I am at a critical point in my training. If you’ve been reading my posts you’ve probably noticed that my fitness has dropped and my weight has gone up. This is not the balance to shoot for! I’ve been thinking about how this is a good time to reflect on my struggles to get back into the routine of solid training and healthy eating. When things are going exactly as planned, it can be difficult to realistically explain how to do this to someone. There have been many times I have been asked how I can balance so many things in life and still train for triathlons. When I have my routine nailed down, it can actually feel somewhat easy. After all, it is just what I do. I get up, exercise, go to work, exercise again, and go to bed early so I can do it again the next day. If I have enough time at lunch I may even squeeze in another workout then. I become very aware of the blocks of free time and am diligent about getting the workouts in. That part usually comes pretty easy for me, and my diet tends to be more of a struggle. But even when my diet is going well, it can begin to feel easy. It becomes easy to tell people how to shed those extra pounds since all they need to do is eat fruit, vegetables, and lean meats. Stay away from processed foods. That it is okay to go to bed a little hungry. It is not so easy to tell people this when give into my carbohydrate addiction and gain weight. These principles are simple but I have not proven to anyone (or even myself) that it is easy to do. It may be easy for some people to maintain a low body weight, but I suspect that the majority of people (even thin people) struggle to eat right. I haven’t really learned anything new over the last few months, but the struggles of eating right for a few days, then falling apart and gaining more weight is still very clear in my head.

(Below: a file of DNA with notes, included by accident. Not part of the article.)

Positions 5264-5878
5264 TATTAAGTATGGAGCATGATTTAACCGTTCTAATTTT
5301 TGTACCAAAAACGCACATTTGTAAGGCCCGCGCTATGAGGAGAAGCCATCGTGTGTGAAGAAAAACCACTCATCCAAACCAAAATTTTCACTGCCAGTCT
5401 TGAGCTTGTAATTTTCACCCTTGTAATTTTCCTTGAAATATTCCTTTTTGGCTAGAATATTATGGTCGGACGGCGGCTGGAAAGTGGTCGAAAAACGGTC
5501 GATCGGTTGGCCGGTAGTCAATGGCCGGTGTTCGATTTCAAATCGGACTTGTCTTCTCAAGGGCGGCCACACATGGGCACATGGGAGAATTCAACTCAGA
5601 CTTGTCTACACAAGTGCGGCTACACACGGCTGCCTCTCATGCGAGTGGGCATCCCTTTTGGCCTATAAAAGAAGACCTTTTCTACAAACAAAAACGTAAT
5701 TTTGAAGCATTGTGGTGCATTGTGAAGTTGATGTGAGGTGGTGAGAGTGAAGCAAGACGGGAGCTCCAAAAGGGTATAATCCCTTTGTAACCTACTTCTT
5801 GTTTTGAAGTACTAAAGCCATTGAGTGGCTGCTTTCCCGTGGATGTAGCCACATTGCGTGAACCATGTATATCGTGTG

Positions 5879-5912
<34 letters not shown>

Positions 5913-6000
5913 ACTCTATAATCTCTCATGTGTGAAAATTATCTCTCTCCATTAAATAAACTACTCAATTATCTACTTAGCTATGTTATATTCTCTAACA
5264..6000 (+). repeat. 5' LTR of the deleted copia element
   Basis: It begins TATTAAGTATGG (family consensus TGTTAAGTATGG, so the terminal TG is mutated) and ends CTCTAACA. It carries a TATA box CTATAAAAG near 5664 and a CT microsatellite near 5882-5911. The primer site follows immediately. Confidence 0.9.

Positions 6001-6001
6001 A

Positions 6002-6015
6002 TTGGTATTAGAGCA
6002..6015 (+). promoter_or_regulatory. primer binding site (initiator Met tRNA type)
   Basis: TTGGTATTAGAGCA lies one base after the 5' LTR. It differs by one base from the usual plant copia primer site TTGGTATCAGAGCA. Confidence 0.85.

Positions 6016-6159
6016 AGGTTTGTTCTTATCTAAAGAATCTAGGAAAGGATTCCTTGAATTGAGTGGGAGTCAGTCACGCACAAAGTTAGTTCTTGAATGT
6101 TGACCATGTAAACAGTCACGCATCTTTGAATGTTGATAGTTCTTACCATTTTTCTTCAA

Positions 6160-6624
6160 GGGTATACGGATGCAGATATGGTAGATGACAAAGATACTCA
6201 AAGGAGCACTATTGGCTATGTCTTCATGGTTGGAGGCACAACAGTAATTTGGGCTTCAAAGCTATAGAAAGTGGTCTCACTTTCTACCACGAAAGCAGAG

Last night (Tuesday) I went to my first TCSD track workout with Jim Vance. I told Jim that I had built some momentum over the weekend and that I am now in my Ironman training. He thought my 3 days of momentum was a little comical. I agree that 3 days of exercise doesn’t necessarily mean that there is good momentum. I’ve been struggling for the past couple months in generating the momentum that I now feel. Saturday I rode 69 miles with the Canari-Navy team. Sunday was July 4th, and a very significant day for eating right and exercising. I ran 8.6 miles in Mission Trails, then biked 20 miles. In the evening I went to a barbeque where I didn’t pig out, and finished the night with a hike up Cowle’s Mountain to watch the fireworks. Despite getting to bed late on Sunday, Monday morning Molly and I rode the tandem for a 200K permanent.

The permanent we did was the Rainbow Ramble Prelude 200K. This was the first permanent we did on the tandem in December 2009. This is also the first time we have repeated a route on the tandem, so it allowed for some comparisons. Here are some time comparisons for the two rides, and I included some hill climb data from strava.

 

Dec 2009 

July 2010